- Special Projects
Mike Arotsky, aka Mike Tattoo, is covered in ink and loves his motorcycles. In past lives, he was a body builder and a TV actor. Now, at age 55, Arotsky spends his days in a cramped apartment in Howard Beach, Queens, spoon-feeding baby food to his ailing, 89-year-old invalid mother.
She suffers from Guillain-Barré syndrome, a rare disorder in which the immune system attacks the nerves and eventually paralyzes the body. Arotsky doesn’t trust anyone else to look after his mother and can’t stand the idea of sending her to a nursing home.
His devotion means personal sacrifices: Friendships and romantic relationships have taken a backseat to the daily cycle of feeding, cleaning – and watching old TV shows together.
“Unfortunately, American society is all about ‘me,’” Arotsky said. “How can you forget your original family?”
Early last month New York State health officials partially lifted a 17-year-old ban on transgender health care from Medicaid, affording people seeking surgeries transitioning from one gender to another coverage for the procedures.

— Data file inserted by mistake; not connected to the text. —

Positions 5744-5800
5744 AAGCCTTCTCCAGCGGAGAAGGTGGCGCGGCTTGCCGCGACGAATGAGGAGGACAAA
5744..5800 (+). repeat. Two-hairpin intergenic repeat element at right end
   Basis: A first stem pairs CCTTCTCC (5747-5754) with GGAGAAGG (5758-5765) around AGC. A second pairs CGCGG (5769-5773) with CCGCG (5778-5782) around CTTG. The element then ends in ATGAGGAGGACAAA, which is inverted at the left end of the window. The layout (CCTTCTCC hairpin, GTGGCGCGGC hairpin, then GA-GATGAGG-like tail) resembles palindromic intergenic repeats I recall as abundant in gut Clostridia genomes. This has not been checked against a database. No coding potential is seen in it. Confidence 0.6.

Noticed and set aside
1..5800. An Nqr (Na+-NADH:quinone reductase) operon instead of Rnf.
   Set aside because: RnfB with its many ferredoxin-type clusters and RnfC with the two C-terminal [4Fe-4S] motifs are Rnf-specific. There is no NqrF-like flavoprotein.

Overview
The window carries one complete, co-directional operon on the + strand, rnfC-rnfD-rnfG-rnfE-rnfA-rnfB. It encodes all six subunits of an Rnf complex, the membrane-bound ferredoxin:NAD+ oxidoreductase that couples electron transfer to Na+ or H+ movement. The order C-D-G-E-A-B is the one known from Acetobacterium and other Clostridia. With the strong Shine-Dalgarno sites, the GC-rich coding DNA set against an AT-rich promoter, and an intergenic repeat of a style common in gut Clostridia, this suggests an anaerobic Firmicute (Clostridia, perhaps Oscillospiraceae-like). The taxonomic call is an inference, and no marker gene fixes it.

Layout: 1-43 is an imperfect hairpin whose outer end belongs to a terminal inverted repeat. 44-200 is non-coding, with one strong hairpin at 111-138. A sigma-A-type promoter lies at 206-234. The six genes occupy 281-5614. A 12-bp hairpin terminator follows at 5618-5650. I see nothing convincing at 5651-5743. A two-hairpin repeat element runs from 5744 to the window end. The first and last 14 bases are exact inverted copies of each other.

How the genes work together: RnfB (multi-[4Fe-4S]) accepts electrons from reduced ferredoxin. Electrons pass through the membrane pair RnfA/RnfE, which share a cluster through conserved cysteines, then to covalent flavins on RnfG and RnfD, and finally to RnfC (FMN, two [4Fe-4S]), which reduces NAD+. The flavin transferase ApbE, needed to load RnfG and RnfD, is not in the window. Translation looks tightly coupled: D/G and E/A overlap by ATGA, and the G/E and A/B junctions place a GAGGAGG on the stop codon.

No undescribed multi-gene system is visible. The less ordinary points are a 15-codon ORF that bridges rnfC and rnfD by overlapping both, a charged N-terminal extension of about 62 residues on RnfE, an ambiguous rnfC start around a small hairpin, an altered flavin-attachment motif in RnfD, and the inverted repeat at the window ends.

But a key element to transgender health care is still unavailable because there are no surgeons in New York City who specialize in gender reassignment surgery. People who want to have bottom surgery, changing their body below the belt, and top surgery, which changes the body above the belt, need to go out of state for their operations, making the process more complicated, expensive and harrowing.
The regulation, which took effect March 11, has left Mount Sinai Beth Israel hospital, which hopes to be the first in New York to provide transitional surgeries, scrambling to meet the new demand.